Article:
Santipur is a city and a municipality in the Ranaghat subdivision of Nadia district in the Indian state of West Bengal. The fort area of this city, also known as Daak-Garh (calling or gathering room) is thought to have been built by Raja Krishnachandra of Nadia.
Santipur is located at 23.25°N 88.43°E. It has an average elevation of 15 metres (49 feet). Santipur is famous for handloom sarees from ancient times. After the partition of India, many weavers came from Dhaka of Bangladesh and started to reside here in Phulia region, which is a Panchayat area of Santipur.
Nadia district is mostly alluvial plains lying to the east of Hooghly River, locally known as Bhagirathi. The alluvial plains are cut across by such distributaries as Jalangi, Churni and Ichhamati. With these rivers getting silted up, floods are a recurring feature. The Ranaghat subdivision has the Bhagirathi on the west, with Purba Bardhaman and Hooghly districts lying across the river. Topographically, Ranaghat subdivision is spread across the Krishnanagar-Santipur Plain, which occupies the central part of the district, and the Ranaghat-Chakdaha Plain, the low-lying area found in the south-eastern part of the district. The Churni separates the two plains. A portion of the east forms the boundary with Bangladesh. The lower portion of the east is covered by a portion of the North 24 Parganas district The subdivision has achieved reasonably high urbanisation. 41.68% of the population lives in urban areas and 58.32% lives in rural areas.
In the 2011 census, Santipur Urban Agglomeration had a population of 288,718,
out of which 147,299 were males and 141,419 were females. The 0–6 years population was 24,006. Effective literacy rate for the 7+ population was 82.67 per cent The following municipality, notified area, outgrowths and census towns were part of Santipur Urban Agglomeration in 2011 census: Santipur (M), Taherpur (NA), Taherpur (OG), Barasat (OG), Bhaduri (OG), Mahisdanga (OG), Phulia (CT), Patuli (CT), Badkulla (CT), Ghoralia (CT), Beharia and Gangni. As of 2001 India census Santipur had a population of 138,195. Males constitute 51% of the population and females 49%. Santipur has an average literacy rate of 64%, higher than the national average of 59.5%: male literacy is 69%, and female literacy is 58%. In Shantipur, 12% of the population is under 6 years of age.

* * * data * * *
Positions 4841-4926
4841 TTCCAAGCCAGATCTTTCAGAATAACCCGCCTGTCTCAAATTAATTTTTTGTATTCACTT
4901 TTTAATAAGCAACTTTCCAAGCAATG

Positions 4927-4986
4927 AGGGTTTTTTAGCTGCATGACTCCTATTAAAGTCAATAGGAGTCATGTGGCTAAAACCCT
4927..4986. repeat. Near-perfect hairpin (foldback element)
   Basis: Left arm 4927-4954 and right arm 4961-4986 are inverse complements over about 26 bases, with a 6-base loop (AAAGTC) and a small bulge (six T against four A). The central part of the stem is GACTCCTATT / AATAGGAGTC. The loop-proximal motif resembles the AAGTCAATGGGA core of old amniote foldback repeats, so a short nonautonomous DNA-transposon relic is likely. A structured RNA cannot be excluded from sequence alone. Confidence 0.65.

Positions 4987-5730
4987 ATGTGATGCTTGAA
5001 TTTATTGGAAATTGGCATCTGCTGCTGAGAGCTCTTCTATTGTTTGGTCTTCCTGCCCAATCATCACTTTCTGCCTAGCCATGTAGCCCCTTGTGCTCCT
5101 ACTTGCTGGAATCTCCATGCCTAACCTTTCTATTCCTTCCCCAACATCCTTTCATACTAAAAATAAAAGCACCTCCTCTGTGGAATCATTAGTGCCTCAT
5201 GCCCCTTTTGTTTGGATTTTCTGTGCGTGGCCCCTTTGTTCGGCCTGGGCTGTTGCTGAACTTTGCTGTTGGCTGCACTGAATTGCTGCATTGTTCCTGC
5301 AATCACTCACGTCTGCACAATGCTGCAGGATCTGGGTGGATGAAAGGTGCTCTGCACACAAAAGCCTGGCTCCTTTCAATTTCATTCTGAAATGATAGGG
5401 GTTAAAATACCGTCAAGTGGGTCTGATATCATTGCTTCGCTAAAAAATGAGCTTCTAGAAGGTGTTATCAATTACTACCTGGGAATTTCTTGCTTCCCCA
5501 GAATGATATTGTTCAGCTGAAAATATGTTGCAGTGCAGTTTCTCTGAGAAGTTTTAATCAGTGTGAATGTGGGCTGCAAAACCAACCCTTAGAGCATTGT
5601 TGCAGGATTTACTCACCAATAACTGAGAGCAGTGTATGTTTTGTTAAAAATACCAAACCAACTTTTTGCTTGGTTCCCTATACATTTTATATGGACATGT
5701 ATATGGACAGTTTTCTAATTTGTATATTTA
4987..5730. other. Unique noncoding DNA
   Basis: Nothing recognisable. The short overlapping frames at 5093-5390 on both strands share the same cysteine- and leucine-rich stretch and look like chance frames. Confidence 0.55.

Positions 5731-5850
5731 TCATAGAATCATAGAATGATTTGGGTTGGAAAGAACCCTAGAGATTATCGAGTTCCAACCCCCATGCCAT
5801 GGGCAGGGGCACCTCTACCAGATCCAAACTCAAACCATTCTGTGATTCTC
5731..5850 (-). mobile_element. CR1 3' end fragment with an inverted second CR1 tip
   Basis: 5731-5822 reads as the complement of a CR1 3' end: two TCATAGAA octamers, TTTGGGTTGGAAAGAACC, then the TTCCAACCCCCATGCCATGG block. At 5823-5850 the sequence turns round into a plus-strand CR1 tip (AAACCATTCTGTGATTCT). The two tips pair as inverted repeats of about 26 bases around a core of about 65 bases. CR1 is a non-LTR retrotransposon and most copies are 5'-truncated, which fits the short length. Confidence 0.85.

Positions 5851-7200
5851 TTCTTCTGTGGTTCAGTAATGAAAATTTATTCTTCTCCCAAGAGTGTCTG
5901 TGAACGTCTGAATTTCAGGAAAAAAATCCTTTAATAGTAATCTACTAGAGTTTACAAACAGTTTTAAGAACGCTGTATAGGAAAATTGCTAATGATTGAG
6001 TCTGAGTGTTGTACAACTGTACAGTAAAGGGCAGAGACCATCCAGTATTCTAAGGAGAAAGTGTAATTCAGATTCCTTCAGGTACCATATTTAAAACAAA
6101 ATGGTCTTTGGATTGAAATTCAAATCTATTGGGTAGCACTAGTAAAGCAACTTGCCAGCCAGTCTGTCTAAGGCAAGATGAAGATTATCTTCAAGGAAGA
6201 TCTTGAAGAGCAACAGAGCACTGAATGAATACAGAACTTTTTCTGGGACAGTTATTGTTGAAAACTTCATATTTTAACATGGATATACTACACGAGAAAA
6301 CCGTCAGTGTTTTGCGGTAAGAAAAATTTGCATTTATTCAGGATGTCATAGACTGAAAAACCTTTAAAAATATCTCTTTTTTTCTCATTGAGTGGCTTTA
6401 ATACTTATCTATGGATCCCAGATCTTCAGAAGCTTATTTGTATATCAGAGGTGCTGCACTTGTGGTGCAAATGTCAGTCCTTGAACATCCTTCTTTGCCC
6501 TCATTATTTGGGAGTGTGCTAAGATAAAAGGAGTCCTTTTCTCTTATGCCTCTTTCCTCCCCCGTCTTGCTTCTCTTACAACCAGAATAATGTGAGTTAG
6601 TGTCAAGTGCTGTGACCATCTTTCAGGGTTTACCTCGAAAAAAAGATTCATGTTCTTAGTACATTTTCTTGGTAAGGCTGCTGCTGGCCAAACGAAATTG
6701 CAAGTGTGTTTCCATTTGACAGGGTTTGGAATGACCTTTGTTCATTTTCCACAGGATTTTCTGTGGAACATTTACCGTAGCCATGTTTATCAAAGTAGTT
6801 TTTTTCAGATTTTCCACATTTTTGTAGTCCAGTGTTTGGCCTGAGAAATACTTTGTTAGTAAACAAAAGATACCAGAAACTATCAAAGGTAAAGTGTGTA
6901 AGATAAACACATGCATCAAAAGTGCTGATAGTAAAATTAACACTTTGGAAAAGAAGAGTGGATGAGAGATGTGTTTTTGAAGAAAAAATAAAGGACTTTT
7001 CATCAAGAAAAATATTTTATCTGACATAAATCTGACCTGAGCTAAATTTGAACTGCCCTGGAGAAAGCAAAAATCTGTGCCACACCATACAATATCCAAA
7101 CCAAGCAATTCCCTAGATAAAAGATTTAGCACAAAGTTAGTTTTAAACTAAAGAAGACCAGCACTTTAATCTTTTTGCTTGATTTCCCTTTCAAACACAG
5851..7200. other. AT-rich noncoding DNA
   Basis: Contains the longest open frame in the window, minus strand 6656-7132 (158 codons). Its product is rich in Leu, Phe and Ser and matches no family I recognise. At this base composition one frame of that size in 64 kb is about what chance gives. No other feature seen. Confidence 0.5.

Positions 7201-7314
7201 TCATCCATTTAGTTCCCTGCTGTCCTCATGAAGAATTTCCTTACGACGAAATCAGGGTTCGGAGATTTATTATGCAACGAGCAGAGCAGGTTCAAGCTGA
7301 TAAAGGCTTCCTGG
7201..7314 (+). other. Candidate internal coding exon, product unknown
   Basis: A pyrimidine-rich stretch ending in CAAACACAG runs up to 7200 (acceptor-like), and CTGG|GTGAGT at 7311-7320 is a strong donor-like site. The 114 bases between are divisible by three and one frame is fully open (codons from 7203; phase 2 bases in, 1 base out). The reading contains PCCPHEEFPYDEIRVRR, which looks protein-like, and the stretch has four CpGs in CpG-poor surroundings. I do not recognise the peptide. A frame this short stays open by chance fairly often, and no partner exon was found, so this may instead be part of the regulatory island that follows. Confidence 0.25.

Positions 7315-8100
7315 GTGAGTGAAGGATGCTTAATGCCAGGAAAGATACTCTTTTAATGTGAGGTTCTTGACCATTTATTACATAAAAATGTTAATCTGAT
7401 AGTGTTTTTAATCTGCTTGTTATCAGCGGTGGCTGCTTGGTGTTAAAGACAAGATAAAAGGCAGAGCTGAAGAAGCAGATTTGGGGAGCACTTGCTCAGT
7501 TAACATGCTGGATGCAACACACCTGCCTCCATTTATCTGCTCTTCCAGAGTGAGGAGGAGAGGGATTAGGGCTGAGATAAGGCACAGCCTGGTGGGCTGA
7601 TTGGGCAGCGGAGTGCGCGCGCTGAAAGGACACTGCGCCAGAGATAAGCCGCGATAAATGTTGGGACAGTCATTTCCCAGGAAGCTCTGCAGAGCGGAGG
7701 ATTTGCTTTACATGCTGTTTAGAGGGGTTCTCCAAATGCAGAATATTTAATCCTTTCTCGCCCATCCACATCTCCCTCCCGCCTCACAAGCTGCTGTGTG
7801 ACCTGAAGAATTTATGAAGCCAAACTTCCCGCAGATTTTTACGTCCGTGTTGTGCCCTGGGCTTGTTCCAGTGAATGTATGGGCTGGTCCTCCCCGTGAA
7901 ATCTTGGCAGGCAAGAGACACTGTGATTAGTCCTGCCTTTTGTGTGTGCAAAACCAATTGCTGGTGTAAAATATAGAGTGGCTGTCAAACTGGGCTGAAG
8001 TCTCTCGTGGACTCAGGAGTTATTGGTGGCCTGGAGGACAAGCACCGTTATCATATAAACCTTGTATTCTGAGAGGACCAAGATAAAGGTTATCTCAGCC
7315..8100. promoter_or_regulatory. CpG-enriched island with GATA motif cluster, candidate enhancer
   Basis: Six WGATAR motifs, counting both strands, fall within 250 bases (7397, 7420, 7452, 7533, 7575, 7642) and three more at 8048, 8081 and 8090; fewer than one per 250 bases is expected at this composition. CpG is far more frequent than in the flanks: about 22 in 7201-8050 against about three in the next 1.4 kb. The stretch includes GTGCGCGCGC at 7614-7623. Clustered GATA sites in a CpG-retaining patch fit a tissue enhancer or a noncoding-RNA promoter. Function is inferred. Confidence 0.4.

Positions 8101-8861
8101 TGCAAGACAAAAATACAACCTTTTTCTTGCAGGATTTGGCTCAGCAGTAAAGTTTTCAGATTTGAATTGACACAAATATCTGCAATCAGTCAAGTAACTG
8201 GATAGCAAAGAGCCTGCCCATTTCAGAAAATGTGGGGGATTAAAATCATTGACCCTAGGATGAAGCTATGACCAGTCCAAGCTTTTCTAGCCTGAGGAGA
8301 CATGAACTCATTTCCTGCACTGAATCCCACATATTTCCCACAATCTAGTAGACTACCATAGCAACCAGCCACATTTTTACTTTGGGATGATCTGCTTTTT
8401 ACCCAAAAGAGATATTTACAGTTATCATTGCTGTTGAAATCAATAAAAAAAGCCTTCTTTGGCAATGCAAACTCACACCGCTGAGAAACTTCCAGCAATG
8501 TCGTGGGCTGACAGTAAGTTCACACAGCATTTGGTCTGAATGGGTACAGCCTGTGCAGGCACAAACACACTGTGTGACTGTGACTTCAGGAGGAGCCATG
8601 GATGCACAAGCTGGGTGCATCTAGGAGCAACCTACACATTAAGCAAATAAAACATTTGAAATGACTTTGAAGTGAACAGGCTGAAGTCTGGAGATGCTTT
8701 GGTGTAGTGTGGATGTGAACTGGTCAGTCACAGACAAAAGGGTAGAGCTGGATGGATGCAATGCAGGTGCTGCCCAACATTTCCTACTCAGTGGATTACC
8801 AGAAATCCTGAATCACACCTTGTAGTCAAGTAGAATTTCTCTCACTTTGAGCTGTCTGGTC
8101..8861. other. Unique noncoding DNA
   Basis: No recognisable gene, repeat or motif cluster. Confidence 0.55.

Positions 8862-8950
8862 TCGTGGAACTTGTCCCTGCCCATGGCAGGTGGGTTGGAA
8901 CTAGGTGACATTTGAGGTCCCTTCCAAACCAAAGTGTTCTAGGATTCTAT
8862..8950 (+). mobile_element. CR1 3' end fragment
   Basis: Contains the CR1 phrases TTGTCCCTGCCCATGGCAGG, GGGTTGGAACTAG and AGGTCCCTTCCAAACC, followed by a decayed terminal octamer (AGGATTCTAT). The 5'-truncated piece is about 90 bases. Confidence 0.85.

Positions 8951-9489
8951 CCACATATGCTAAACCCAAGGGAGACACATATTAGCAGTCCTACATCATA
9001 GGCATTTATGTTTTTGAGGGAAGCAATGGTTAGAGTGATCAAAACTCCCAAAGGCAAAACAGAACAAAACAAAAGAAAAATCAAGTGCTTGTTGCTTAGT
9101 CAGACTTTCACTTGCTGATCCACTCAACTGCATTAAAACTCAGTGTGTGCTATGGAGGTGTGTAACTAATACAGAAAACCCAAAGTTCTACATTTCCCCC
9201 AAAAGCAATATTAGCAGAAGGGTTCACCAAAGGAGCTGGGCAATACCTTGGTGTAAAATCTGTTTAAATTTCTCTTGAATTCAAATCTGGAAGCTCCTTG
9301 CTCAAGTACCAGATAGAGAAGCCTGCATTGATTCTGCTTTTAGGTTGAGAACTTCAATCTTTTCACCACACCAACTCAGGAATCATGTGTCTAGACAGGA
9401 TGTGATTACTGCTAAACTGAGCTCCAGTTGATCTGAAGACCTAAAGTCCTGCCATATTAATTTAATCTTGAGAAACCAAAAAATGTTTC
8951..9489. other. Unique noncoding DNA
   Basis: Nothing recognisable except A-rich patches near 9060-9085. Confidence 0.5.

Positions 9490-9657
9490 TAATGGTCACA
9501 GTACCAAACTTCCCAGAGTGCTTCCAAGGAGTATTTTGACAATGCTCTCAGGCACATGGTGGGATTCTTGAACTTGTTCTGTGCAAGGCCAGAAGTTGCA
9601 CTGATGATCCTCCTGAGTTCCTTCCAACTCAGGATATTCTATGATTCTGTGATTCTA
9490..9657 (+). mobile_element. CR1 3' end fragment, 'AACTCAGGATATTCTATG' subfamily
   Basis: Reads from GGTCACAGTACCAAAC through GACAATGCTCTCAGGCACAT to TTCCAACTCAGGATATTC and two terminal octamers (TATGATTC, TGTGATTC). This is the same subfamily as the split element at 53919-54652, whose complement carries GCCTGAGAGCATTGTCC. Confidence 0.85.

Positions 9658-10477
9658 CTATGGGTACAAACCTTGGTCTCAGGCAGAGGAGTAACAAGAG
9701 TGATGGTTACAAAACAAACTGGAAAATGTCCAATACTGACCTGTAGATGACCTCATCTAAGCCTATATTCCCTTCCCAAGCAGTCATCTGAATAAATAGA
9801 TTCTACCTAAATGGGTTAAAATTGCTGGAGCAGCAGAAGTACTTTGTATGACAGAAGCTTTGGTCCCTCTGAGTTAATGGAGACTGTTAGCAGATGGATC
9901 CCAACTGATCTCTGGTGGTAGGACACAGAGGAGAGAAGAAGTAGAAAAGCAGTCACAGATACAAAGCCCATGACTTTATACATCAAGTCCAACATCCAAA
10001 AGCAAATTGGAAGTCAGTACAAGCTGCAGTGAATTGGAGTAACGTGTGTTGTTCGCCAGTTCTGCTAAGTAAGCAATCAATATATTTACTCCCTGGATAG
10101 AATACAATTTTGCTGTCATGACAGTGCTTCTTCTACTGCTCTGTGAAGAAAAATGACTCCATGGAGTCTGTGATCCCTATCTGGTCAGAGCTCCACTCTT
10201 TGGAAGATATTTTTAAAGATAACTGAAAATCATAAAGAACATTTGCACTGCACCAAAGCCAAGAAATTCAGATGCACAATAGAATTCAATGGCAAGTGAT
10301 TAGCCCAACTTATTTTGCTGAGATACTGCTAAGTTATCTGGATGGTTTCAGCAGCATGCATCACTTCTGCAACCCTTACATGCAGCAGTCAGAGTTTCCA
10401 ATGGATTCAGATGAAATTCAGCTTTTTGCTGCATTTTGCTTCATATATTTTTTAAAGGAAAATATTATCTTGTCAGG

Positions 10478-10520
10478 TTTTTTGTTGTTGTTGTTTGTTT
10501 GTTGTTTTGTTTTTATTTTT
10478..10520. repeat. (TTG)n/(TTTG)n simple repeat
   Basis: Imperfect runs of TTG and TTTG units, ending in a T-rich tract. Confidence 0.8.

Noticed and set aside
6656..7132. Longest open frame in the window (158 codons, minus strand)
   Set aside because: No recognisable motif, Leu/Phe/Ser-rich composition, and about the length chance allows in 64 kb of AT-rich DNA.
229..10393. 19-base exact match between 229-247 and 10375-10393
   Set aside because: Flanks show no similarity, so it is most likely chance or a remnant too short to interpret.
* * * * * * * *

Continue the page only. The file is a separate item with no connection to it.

Hinduism is majority religion in Santipur city with 79.15% followers. Islam is second most popular religion in city of Santipur with approximately 20.25% following it. In Santipur city, Christianity is followed by 0.04%, Jainism by 0.01%, Sikhism by 0.02% and Buddhism by 0.01%. Around 0.42% stated Other Religion, approximately 0.11% stated No Particular Religion.
Santipur police station has jurisdiction over Santipur municipality and Santipur CD Block. The total area covered by the police station is 111.945 km2 and the population covered is 493,717 (2001 census).
Since ancient times, Santipur and the surrounding region has been famous for handloom saris (saree). The handloom weaving style unique to this region are famously known as Santipuri Sari (tant). After the partition of India, Bengal was split into two major regions. West Bengal became a part of India and East Bengal became East Pakistan (Bangladesh). Many skilled weavers from Dhaka, in current day Bangladesh, migrated into West Bengal and settled around the cities of Santipur and Kalna (Ambika Kalna) of Bardhaman district. Both are traditionally renowned centers for producing hand-woven fabrics sold throughout the country. Through government support for Indian handicrafts and arts, the weaving community slowly grew and thrived. Saris and finely woven feather-touch textiles are still being produced in the same traditional method today. One can find the patterns and colors found in ancient times still reflected in the garments produced in the vast textile belt of Shantipur, Phulia, Samudragarh, Dhatrigram and Ambika Kalna. Each center produces superb fabrics in its own variation of the Shantipuri style of weaving. Santipur is especially known for super-fine-weave dhotis and jacquards. These textiles are marketed through co-operatives and various commercial undertakings. Most of the people in the Sutragarh area of Santipur are engaged in textile trade. There is a weaving cloth market's here. This market's is held two days a week on Sunday and Thursday from 4 am to 2 pm. People from nearby villages come to this market's to do business. From here the weaving cloth goes to different parts of the country and is also exported abroad. Weaving sari is also available at Station clothes market, Bara Bazar, various clothing stores in Santipur and various sari shops in Phulia. Santipur's handmade saree is famous in the world.Exclucive pure genuine Handmade Handllom saree and Exportable Handloom items producer, Santipur Handloom Innovation Producer Company Limited (SHIPCO) work above 700 hundred weavers put together under a one roof.